By Melissa Davies, Wise Ways Consulting
Recently, I was watching one of my consulting team teach a class on preparing a federal resume. She asked for a show of hands for how many people knew someone who worked for the federal government or a government contractor. Then she asked the same question, but for tech workers. She created a Venn diagram with one more question – how many people know someone with a tech job in the federal government.
The highlighted overlap surprised a lot of people. There is a feeling that you either work for the feds or you don’t – in this case, in the tech sector.
Since the dawn of the federal government, Northern Virginia has been the home and income source for millions of residents. The buzz over the past year has focused on the arrival of Amazon’s HQ2 in Arlington and the growth of the tech industry.
No one can (why would they) argue that Amazon and other big players will change the workforce of our community. Yet it’s not all about the private companies supporting goods and services in the marketplace. According to real estate services company JLL, 37% of all federal technology contracts are awarded to firms in Northern Virginia.
FedTech is big business and it comes at a good time when the federal workforce is shrinking. But that doesn’t mean there are no new opportunities for federal employment.
The federal government, along with private industry, is investing heavily in cloud computing and correspondingly, in cyber security. Comp TIA’s Cybersecurity 2019 report states that Northern Virginia tech employment has grown by 6,400 jobs with a median wage of $94,000. This is 103% more than other occupations in the area. Technology jobs now make up 10.7% of the workforce.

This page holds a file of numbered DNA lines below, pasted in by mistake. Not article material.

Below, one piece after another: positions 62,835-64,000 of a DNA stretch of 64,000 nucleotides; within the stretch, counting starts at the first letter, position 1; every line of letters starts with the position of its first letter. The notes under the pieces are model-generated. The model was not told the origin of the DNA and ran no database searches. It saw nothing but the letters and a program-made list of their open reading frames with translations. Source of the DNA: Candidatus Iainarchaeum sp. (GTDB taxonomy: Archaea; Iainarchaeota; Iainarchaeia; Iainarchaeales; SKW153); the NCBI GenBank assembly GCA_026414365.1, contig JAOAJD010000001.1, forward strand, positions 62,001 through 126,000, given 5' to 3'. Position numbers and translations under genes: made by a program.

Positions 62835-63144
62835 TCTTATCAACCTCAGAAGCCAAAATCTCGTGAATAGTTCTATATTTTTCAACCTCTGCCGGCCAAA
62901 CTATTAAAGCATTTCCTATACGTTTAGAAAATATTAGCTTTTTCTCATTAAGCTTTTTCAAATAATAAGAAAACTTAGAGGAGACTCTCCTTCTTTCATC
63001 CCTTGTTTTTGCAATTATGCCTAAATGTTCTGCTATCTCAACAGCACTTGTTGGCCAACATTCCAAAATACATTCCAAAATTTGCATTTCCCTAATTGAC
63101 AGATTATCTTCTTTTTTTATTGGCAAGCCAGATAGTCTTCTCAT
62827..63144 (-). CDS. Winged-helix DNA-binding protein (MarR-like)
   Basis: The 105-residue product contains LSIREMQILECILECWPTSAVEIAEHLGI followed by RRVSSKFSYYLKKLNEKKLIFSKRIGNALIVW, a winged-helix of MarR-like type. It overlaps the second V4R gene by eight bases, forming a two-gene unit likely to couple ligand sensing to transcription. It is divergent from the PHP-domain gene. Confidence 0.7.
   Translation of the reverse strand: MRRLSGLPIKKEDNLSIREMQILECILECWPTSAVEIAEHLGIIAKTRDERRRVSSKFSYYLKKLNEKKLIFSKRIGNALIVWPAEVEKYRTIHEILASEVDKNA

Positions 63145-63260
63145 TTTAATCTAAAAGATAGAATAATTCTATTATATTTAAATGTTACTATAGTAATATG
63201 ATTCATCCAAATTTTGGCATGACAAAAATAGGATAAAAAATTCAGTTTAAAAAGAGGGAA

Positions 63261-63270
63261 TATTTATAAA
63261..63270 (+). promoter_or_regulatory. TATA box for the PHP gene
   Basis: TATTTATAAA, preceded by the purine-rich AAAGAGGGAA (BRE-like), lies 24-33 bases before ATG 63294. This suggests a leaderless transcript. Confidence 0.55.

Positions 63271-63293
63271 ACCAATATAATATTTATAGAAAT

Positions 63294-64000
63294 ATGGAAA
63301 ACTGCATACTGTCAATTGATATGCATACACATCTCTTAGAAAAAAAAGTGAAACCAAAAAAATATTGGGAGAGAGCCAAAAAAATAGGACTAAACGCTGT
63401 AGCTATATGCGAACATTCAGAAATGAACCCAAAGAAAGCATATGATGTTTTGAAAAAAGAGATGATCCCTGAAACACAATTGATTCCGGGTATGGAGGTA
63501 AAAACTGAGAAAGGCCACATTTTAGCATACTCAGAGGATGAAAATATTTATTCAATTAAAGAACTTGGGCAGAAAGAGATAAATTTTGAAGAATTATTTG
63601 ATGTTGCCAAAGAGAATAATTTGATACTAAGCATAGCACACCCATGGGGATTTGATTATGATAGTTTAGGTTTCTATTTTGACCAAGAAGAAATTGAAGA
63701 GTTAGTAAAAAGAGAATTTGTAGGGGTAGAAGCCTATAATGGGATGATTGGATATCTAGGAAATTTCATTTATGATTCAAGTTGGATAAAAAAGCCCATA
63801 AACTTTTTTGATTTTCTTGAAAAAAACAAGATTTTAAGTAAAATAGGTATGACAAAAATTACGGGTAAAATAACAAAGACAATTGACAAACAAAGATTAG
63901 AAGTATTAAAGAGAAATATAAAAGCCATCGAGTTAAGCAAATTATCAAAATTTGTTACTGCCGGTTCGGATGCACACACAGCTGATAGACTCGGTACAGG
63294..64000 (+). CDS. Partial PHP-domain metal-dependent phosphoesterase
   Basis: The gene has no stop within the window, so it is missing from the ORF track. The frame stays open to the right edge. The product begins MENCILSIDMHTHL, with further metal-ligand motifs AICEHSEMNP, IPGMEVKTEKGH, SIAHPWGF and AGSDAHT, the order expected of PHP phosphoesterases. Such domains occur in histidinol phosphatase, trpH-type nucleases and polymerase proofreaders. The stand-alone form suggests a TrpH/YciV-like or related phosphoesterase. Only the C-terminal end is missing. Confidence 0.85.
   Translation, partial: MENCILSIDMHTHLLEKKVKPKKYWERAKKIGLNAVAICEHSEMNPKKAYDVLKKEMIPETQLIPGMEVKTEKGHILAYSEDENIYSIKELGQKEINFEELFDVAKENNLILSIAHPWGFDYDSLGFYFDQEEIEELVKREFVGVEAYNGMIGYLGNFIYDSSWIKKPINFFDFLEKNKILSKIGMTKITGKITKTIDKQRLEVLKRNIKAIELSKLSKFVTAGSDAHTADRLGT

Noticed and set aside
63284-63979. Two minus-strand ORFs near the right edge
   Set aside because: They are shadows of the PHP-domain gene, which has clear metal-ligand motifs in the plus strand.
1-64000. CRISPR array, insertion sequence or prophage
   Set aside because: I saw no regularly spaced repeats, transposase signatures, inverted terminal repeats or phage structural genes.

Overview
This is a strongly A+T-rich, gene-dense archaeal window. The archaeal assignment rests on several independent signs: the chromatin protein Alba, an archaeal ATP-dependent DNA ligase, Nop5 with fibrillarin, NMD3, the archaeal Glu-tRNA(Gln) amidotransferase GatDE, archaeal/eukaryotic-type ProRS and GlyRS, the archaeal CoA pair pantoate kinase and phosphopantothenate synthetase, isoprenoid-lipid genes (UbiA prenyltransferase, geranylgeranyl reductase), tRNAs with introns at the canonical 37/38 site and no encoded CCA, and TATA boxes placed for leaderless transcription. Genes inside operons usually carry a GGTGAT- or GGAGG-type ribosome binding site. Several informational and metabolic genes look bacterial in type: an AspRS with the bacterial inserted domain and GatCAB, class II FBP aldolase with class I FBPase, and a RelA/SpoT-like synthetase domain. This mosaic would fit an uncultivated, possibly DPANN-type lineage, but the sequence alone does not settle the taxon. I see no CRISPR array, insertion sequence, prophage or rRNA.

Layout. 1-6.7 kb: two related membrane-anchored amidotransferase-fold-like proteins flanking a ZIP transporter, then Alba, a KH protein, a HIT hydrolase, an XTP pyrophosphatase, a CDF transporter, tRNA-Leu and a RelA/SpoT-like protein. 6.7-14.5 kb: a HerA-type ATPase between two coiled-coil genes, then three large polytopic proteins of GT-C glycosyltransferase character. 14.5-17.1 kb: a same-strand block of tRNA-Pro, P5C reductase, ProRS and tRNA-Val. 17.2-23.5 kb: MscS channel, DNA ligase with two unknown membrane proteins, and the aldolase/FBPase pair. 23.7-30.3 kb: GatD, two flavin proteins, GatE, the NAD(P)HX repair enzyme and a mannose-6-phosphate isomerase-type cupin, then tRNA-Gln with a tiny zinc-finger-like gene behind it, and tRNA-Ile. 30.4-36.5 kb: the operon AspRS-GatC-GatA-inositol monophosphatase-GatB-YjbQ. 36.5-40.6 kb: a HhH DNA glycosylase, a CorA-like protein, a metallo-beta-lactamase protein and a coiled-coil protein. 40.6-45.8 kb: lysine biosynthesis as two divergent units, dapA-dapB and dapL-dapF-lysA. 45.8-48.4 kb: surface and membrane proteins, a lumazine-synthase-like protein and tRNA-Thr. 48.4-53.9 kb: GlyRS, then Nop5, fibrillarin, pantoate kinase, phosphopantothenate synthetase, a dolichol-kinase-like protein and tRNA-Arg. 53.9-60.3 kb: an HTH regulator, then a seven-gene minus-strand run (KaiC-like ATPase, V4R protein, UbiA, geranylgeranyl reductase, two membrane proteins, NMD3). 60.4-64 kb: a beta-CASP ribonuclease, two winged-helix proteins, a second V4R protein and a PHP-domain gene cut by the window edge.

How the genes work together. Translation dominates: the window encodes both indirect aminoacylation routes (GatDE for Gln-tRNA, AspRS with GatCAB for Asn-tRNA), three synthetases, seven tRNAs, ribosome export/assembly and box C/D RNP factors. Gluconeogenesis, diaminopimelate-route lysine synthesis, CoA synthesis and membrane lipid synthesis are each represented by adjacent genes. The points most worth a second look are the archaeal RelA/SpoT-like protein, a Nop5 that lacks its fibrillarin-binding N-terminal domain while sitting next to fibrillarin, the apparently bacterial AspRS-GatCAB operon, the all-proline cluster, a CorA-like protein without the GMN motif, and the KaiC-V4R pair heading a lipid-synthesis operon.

The federal government is heavily invested and will be able to compete with the same high level jobs. As for salary, it may have to compete as well.
In addition to the growing numbers of tech jobs, workers are coming here for tech education. Both George Mason University and Virginia Tech are expanding classes and training into our region. Our level of skilled workers will continue to increase attracting more work and opportunities. The region is shifting its focus toward technology, but not as far from federal work as you may think.
Melissa Davies is an executive leadership coach and facilitator as well as the author of How Not to Act Like a BLEEP at Work. She resides in Prince William County and runs Wise Ways Consulting, which specializes in leadership, management and team development, executive coaching, group facilitation and high-engagement training. She can be reached at [email protected] or through wisewaysconsulting.com